- A small memorial to students who tried to start an anti Nazi demonstration stands near the Lustgarten
- Small brass plaques are embedded in the paving in the old Jewish quarter with the names of the Jews who were taken away. In 1933, the Berlin Jewish population was 163,000 or 0.77% of the city’s population.
- Outside an Wittenbergplatz railway station is a sign that lists the names of all the concentration camps where Jews departing from this central point were taken
- In Bebelplatz, opposite the grand library of Humbolt university a glass covered view of underground empty bookcases marks the spot where Nazi students burnt 20,000 books. Goebbels addressed the crowd of 40,000 before the fire.
- The broken spire of the bombed memorial church near the Zoo station and near Kurfurstendamm (the famed centre of West berlin during the Cold War) stands as a reminder of the Allied bombing.
- Schinkel designed the neo Classical peace memorial on Unter den Linden for the Prussian court. The Nazis used it as a Hall of Fame for Heroes and now it is a memorial to the Victims of Fascism and Militarism. It houses only a pieta sculpture by the famed Kathy Kollwitz.
About 30 minutes outside Berlin on the edge of the charming German village of Oranienburg is the former Sachsenhausen Concentration Camp. I went there with a guided group. Nigel the guide was wonderfully knowledgeable.
How in a simple travel aide memoire can one write about a place where such horrors occurred? Although nearly 30 years ago I visited Dachau, it perhaps wasn’t with the increased sensitivity of my now age.Suffice to say, at Sachsenhausen I was flattened and tearful.
Among the prisoners, there was a “hierarchy”: at the top, criminals (rapists, murderers), then Communists (red triangles), then homosexuals (pink triangles), Jehovah’s Witnesses (purple triangles), and Jews (yellow triangles).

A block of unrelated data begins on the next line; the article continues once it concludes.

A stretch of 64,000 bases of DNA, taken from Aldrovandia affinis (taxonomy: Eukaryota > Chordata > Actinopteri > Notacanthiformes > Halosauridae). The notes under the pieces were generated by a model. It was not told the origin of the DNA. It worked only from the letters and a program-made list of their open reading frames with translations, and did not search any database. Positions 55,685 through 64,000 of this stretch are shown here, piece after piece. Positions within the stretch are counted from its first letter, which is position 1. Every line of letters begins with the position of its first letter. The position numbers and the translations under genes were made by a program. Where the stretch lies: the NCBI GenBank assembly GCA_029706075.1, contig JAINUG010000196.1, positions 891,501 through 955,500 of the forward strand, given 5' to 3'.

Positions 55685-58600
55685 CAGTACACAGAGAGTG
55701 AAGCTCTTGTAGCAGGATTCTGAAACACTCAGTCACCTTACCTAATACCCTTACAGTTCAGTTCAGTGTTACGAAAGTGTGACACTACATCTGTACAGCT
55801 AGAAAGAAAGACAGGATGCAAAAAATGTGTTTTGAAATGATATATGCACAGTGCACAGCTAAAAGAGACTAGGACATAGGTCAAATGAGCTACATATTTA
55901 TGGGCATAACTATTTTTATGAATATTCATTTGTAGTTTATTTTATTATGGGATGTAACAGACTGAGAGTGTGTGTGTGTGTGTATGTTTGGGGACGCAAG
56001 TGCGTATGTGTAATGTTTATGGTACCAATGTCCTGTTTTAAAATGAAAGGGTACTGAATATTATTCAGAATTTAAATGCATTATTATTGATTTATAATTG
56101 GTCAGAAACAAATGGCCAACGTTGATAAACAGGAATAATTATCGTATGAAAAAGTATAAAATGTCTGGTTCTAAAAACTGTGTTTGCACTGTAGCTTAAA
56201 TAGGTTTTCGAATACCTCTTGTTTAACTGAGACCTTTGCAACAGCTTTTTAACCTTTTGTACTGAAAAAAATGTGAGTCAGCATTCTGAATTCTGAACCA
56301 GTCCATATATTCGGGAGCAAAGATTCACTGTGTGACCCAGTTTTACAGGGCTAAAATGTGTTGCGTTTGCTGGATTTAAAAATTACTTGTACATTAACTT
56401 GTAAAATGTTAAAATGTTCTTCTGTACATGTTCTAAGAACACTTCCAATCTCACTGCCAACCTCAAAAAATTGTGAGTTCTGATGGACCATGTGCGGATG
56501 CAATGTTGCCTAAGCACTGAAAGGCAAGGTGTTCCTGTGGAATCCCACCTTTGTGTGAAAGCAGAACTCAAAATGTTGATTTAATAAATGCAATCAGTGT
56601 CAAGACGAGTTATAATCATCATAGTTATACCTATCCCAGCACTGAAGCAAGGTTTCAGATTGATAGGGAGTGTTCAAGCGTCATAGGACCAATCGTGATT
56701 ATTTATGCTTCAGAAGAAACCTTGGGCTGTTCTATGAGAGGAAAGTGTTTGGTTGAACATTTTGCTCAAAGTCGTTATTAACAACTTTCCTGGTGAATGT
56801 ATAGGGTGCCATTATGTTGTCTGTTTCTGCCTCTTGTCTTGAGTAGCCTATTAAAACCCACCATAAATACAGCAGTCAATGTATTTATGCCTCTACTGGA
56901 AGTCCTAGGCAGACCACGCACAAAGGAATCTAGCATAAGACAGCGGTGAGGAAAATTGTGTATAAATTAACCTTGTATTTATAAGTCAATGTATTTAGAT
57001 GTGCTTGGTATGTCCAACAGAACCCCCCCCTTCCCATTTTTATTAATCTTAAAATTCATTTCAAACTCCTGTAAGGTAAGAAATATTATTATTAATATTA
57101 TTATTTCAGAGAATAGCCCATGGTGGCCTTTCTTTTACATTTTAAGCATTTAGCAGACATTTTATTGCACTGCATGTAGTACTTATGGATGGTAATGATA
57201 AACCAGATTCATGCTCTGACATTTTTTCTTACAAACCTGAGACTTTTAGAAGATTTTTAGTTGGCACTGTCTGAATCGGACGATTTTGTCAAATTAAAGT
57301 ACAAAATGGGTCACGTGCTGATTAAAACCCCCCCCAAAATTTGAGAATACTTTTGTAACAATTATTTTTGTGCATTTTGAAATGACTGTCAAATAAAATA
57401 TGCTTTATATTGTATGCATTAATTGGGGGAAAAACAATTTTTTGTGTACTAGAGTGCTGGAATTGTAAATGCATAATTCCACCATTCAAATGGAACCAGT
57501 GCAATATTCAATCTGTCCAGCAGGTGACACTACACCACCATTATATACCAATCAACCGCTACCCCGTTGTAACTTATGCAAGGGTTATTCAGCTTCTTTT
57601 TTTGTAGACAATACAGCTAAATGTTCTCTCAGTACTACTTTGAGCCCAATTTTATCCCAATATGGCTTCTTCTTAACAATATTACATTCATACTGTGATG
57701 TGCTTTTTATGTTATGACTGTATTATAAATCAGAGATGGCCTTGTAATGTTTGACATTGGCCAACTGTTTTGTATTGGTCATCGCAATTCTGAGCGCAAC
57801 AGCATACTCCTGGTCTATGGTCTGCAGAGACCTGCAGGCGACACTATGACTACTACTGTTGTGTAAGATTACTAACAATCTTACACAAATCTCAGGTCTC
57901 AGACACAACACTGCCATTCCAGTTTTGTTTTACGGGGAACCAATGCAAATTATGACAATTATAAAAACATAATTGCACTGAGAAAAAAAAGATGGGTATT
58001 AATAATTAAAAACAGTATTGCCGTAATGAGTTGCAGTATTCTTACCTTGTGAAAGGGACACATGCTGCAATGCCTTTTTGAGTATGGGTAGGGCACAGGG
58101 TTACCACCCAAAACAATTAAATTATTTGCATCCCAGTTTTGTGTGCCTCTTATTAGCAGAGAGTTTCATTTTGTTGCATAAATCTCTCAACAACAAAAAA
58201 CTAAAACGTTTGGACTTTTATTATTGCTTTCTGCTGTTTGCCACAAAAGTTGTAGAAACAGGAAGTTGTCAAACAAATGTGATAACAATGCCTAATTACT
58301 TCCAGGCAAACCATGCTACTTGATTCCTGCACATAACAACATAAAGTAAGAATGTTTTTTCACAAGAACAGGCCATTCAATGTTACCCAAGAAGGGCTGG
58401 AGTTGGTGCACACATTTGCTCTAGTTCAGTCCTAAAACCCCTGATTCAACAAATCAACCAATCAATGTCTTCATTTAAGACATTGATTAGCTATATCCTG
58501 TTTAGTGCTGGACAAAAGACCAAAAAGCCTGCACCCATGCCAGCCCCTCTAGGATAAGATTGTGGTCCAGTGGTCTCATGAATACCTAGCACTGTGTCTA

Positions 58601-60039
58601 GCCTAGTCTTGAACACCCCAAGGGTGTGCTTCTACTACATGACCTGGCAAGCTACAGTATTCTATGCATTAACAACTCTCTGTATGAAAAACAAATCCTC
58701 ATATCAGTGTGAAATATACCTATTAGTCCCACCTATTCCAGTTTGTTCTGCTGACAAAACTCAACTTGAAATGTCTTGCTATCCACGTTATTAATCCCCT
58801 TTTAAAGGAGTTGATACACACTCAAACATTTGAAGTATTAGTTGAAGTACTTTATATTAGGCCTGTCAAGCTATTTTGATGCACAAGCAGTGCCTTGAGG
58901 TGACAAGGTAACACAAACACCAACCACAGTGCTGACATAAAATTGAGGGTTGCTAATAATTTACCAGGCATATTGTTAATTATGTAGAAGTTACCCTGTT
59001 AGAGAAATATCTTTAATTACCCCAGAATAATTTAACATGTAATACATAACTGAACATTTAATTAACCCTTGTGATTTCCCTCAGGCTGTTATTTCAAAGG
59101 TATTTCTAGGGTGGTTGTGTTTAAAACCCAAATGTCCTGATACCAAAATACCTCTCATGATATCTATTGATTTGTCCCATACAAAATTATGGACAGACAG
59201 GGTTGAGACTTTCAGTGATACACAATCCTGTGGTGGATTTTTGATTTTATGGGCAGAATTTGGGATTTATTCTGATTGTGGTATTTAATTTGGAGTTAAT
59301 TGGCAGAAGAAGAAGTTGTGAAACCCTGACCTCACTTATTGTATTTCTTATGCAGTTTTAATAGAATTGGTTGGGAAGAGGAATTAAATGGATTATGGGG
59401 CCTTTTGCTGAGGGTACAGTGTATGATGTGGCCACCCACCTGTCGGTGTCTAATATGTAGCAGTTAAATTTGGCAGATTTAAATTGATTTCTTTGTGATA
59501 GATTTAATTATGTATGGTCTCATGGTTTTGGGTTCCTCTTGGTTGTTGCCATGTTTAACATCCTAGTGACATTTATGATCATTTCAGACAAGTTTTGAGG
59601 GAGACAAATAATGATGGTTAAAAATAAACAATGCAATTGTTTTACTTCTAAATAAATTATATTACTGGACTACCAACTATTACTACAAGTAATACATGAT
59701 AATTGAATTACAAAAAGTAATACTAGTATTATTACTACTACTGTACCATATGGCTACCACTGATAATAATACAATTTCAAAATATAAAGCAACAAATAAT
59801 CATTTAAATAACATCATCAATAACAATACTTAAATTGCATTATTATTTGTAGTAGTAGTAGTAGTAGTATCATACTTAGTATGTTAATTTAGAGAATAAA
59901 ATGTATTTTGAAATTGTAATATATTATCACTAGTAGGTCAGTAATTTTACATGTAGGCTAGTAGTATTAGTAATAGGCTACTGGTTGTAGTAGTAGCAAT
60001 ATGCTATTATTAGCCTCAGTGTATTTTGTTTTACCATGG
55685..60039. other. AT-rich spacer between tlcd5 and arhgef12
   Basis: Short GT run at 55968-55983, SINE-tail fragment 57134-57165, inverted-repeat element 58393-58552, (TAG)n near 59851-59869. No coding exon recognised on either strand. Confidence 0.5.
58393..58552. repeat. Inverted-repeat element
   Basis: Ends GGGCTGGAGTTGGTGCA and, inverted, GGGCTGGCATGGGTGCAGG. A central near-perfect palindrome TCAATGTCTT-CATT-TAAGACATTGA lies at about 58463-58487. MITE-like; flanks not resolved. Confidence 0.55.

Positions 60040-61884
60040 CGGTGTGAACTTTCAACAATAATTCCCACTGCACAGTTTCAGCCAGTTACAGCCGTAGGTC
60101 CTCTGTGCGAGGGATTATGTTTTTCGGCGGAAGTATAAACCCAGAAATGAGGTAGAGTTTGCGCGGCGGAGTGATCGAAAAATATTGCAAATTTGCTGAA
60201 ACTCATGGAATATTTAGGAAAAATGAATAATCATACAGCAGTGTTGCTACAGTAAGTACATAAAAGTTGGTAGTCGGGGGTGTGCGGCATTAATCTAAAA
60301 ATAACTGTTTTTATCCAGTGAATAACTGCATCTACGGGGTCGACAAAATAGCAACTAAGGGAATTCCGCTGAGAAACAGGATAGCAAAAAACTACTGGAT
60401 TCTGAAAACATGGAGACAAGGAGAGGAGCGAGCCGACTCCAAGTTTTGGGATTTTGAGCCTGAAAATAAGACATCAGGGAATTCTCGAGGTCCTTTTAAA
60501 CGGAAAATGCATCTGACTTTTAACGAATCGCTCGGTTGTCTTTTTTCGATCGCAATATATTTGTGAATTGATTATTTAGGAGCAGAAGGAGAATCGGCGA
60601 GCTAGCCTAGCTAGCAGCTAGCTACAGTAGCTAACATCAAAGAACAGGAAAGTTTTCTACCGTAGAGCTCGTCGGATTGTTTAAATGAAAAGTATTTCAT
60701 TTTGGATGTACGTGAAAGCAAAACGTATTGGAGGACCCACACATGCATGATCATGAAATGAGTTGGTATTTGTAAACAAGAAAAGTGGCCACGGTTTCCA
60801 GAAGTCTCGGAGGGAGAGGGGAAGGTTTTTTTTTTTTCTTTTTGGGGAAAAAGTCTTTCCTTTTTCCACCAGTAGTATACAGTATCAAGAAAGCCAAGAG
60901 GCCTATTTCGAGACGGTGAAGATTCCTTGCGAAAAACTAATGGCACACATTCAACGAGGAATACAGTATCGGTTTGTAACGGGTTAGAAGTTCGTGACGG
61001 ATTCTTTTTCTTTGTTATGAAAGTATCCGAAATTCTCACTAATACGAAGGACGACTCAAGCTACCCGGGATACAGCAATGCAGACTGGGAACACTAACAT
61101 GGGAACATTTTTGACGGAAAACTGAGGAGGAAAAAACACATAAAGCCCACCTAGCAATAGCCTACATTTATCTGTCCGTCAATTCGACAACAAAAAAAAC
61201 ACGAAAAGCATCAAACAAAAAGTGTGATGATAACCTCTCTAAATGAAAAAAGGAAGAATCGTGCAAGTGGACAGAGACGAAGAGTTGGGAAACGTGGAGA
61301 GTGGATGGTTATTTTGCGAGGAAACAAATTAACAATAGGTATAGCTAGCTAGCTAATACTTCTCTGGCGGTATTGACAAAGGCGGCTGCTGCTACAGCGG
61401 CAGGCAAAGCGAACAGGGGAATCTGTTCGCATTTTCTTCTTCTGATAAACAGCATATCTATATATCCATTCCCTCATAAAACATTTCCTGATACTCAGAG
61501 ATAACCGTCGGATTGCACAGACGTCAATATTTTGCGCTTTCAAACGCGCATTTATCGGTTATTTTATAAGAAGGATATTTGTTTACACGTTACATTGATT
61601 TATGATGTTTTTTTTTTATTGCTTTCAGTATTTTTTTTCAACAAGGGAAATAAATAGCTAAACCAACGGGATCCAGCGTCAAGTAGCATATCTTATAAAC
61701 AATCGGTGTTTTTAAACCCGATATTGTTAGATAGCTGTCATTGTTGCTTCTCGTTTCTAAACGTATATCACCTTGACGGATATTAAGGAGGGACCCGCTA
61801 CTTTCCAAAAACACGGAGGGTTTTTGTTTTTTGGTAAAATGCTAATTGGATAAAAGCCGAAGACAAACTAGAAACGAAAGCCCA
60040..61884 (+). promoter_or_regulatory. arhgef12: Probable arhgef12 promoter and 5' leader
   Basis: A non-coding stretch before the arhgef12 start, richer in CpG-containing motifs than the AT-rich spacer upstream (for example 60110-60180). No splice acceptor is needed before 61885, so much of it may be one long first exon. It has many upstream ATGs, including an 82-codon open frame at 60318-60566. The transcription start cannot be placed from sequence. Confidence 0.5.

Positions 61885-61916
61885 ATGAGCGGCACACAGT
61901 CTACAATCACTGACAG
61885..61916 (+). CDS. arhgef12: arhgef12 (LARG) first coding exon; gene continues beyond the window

This was the HQ of all the camps where many of the worst Commandants were trained for the 2000 other camps across 18 countries. Here industries included making bricks for Speer’s version of the new Germania, sorting glasses and teeth from other camps and testing army boots by excrusiatingly running all day until you dropped to test every possible circumstance.
Women were prostituted and if pregnant, their babies killed. Medical experimentation occurred.
Over 200,00 enemies of the Reich were imprisoned here from 1936; in 1941, 10,000 Soviet prisioners were brought here to be killed and the Soviets kept it operating for the first 10 years of their occupation when 12,000 people died here. At the end of the war in the death marches when prisoners were taken into the countryside by the failing regime, 35,000 were taken from Sachsenhausen and only 6000 survived. In one of those sad ironies, the adjoining training camps used by the Third Reich are now the Berlin police training camps.
My final Nazi era memory is of the carpark and adjoining road near the form administrative offices of the Reich. This very bland and almost unkempt precinct now covers the bunker where Hitler, Goebbels and their loved ones died. There is no sign, no acknowledgement. The “Feuhrer’s” personal memory has been fittingly supressed by the ordinariness of the place.